Atmos. Chem. Phys. Discuss., 4, 5831-5854, 2004
www.atmos-chem-phys-discuss.net/4/5831/2004/
doi:10.5194/acpd-4-5831-2004
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This discussion paper has been under review for the journal Atmospheric Chemistry and Physics (ACP). Please refer to the corresponding final paper in ACP.
Fluorescence from atmospheric aerosol detected by a lidar indicates biogenic particles in the stratosphere
F. Immler1, D. Engelbart2, and O. Schrems1
1Alfred Wegener Institute for Polar and Marine Research, Am Handelshafen 12, 27570 Bremerhaven, Germany
2German Weather Service, Meteorological Observatory Lindenberg, Am Observatorium 12, 15848 Lindenberg, Germany

Abstract. With a lidar system that was installed in Lindenberg/Germany, we observed in June 2003, an extended aerosol layer at 13 km altitude in the lowermost stratosphere. This layer created an inelastic backscatter signal which we interpret as laser induced fluorescence from aerosol particles. Also, we find evidence for inelastic scattering in a smoke plume from a forest fire that we observed in the troposphere. Fluorescence from ambient aerosol had not yet been considered detectable by lidar. However, organic compounds such as polycyclic aromatic hydrocarbons sticking to the aerosol particles, or bioaerosol such as bacteria, spores or pollen fluoresce when excited with UV-radiation in a way that is detectable by our lidar system. Therefore, we conclude that fluorescence from organic material released by biomass burning creates the inelastic backscatter signal that we measured with our instrument and thus demonstrate a new and powerful way to characterize aerosols by a remote sensing technique. The stratospheric aerosol layer that we have observed in Lindenberg for three consecutive days is likely to be a remnant from Siberian forest fire plumes lifted across the tropopause and transported around the globe.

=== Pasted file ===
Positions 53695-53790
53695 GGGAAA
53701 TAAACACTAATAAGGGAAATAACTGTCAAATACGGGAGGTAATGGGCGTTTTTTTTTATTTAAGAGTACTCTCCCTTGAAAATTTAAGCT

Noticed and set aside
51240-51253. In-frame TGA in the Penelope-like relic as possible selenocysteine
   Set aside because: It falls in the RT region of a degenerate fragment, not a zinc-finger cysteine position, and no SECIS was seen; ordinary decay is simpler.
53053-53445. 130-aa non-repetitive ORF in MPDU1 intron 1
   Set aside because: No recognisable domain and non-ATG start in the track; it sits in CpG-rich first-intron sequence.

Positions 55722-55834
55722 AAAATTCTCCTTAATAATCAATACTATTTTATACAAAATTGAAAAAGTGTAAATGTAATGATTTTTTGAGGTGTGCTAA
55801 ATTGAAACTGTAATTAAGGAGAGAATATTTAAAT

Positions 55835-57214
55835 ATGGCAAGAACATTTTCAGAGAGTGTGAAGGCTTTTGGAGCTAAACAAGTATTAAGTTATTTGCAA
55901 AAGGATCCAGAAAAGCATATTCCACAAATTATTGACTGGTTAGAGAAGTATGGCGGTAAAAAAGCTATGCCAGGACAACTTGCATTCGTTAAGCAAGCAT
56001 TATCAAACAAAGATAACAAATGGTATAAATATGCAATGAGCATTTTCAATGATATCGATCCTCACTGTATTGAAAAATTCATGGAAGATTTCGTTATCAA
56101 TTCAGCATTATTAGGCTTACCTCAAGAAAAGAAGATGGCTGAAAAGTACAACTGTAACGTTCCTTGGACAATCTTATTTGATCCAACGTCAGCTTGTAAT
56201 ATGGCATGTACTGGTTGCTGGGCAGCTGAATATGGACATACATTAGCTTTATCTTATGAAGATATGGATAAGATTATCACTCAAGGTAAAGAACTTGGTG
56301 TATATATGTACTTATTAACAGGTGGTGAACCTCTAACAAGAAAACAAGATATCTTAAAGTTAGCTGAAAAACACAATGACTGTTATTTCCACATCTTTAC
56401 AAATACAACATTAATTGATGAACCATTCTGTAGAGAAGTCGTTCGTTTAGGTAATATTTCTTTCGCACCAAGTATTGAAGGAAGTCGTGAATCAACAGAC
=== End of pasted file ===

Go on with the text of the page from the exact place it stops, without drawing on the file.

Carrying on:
Citation: Immler, F., Engelbart, D., and Schrems, O.: Fluorescence from atmospheric aerosol detected by a lidar indicates biogenic particles in the stratosphere, Atmos. Chem. Phys. Discuss., 4, 5831-5854, doi:10.5194/acpd-4-5831-2004, 2004.
 
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